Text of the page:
Marine Exports Volume

May 2017

Released on 17 August 2017 | Download the complete release | pdfIcon 403 KB

  May 17
Apr 17
Mar 17
Feb 17

Total Volume (metric tons)
36.4 300.8 161.0 238.1
Tuna 29.7 257.1 146.7 226.5
Snapper 5.8 35.7 6.1 8.0
Others 0.8 8.1 8.2 3.6
Aquarium Products (pieces)
6,049 7,000 5,574 9,264

Note: Numbers may not add up to the total volume due to rounding error.

Tuna and Snapper exports declined considerably

Marine Exports

The total exported marine products1 recorded a major decline over the month of May 2017 by 264.4 metric tons (87.9%). This was mainly driven by a significant decrease in the volume of tuna and snapper exports by 227.3 metric tons (88.4%) and 29.9 metric tons (83.6 %) respectively. Furthermore, a decrease of 7.2 metric tons in exports of shark meat contributed to the overall decline. According to the Reserve Bank’s liaison program, less foreign vessels unloaded at Tonga’s port due to low catches of fish during the month drove the decline.

However, the total exported marine products rose by 512.9 metric tons (29.3%) over the year to May 2017 which was largely driven by a 484.1 metric tons (31.1%) increase in tuna exports. The export of snapper and shark meat also increased by 58.6 metric tons (64.7%) and 16.6 metric tons (32.9%) respectively. This offset a decrease in the volume of seaweed and reef fish exports over the year.

Aquarium Exports

The total aquarium exports continued to decrease over the month by 951 pieces (13.6%), driven by a substantial drop in the export of invertebrate and live hard coral by 927 pieces (23.1%) and 353 pieces (20.4%) respectively. This offset an increase in the export of live fish by 285 pieces (212.7%).

Similarly, total exported aquarium products declined over the year by 34,876 pieces (24.0%). This was due to lower exports of invertebrate (24,647 pieces), live fish (6,252 pieces), shellfish (3,198 pieces) and live hard coral (2,105 pieces) over the year, which outweighed an increase in exported soft coral of 1,326 pieces.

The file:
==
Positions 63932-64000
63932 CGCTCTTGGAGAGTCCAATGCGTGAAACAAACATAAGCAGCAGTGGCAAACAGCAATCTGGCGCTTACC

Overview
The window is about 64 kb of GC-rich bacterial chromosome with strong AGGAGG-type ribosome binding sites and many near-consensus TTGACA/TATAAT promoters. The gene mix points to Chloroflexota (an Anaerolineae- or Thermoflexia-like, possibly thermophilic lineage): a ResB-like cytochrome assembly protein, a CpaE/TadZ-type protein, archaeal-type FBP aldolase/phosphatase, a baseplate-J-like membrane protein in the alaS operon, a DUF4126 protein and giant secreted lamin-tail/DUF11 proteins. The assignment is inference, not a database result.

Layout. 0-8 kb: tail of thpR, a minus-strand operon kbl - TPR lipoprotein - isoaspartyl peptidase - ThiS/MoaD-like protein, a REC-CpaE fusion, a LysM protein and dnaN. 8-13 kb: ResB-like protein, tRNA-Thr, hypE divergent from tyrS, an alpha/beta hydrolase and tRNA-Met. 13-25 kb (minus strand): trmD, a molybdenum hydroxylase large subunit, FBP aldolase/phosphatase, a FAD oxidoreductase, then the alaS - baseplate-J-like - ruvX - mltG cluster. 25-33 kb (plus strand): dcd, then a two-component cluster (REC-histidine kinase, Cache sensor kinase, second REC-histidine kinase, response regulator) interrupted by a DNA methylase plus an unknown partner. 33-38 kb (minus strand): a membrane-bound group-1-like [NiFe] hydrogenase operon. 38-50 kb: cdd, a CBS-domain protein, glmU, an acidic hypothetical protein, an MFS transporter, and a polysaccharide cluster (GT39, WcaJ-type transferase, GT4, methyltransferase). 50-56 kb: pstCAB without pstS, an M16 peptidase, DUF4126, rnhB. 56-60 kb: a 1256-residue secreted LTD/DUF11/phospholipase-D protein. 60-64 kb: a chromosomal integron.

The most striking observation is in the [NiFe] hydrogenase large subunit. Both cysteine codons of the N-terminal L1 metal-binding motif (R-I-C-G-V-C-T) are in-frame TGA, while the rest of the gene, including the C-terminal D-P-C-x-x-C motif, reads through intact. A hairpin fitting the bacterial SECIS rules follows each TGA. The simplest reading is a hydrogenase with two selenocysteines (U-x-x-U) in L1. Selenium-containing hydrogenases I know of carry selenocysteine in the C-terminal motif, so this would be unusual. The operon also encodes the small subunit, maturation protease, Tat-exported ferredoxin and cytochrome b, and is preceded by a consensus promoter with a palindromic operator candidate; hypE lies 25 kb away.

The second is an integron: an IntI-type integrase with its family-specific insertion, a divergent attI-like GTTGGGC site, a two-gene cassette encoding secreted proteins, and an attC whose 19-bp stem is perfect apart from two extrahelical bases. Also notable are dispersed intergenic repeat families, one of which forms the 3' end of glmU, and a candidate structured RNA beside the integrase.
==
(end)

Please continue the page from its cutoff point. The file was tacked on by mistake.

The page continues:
Exports Proceeds

The total value of marine exports2 proceeds was estimated by the Ministry of Fisheries to be $0.2 million over the month of May 2017. However, the Banking system reported a $0.6 million was received for export of fisheries products. The export proceeds fell over the month by $0.1 million (13.3%) which reflects the decline in the volume of exported tuna, snapper and shark meat. In addition, the United States remained the highest export destination for Tonga’s marine products.

Over the year to May 2017, the 29.3% growth in total marine exports coincided with a $2.3 million (34.3%) rise in the total proceeds received. The higher export receipts during the year is supported by the strengthening of the US dollar against the Tongan pa’anga as the export destination countries are mainly to the US, Hawaii and New Zealand. According to the liaison with individuals involved in the sector, the better weather conditions during the year and the increased number of fishing vessels supported by the Government Development loan scheme contributed to the annual growth.


The Reserve Bank expects the fisheries sector will continue to grow, with tuna exports being the main contributor. This is supported by the Ministry of Fisheries’ Fisheries Sector Plan, which included key principals to develop the Special Management Areas program, particularly on coastal and commercial fisheries and also the economic development of commercial fisheries and aquaculture. The duty exemptions policy on oil and fishing gear and the initiatives of Fisheries Development and Export Fund (FDEF) by the Government through its Government Development Loans facilitated by the Tonga Development Bank will also support growth in the Fisheries sector. In addition, Tonga has qualified to participate in piloting fisheries projects in Timaru, New Zealand which will provide opportunities to the sector. Furthermore, the mabe pearl industry operating in Ha’apai will contribute to the overall growth of the Ministry’s export proceeds as according to the Ministry of Fisheries, “the mabe pearl industry shows a great potential to prove income and livelihood benefits for the communities of Ha’apai”.

1 - Excluded aquarium products
2 - Both marine and aquarium products

Marine Exports Volume Releases

Marine Exports Volume for 2017

pdfIcon May
Released on 17 August 2017 | 403 KB

pdfIcon April
Released on 16 June 2017 | 237 KB
pdfIcon March
Released on 16 June 2017 | 237 KB

pdfIcon February
Released on 16 June 2017 | 222 KB
pdfIcon January
Released on 16 June 2017 | 230 KB


pdfIcon December
Released on 9 June 2017 | 212 KB
pdfIcon November
Released on 5 May 2017 | 202 KB

pdfIcon October
Released on 8 May 2017 | 396 KB
pdfIcon September
Released on 8 February 2017 | 387 KB

pdfIcon August
Released on 8 February 2017 | 387 KB
pdfIcon July
Released on 31 October 2016 | 382 KB

pdfIcon June
Released on 5 September 2016 | 416 KB
pdfIcon May
Released on 5 August 2016 | 415 KB

pdfIcon April
Released on 28 July 2016 | 419 KB
pdfIcon March
Released on 11 July 2016 | 521 KB

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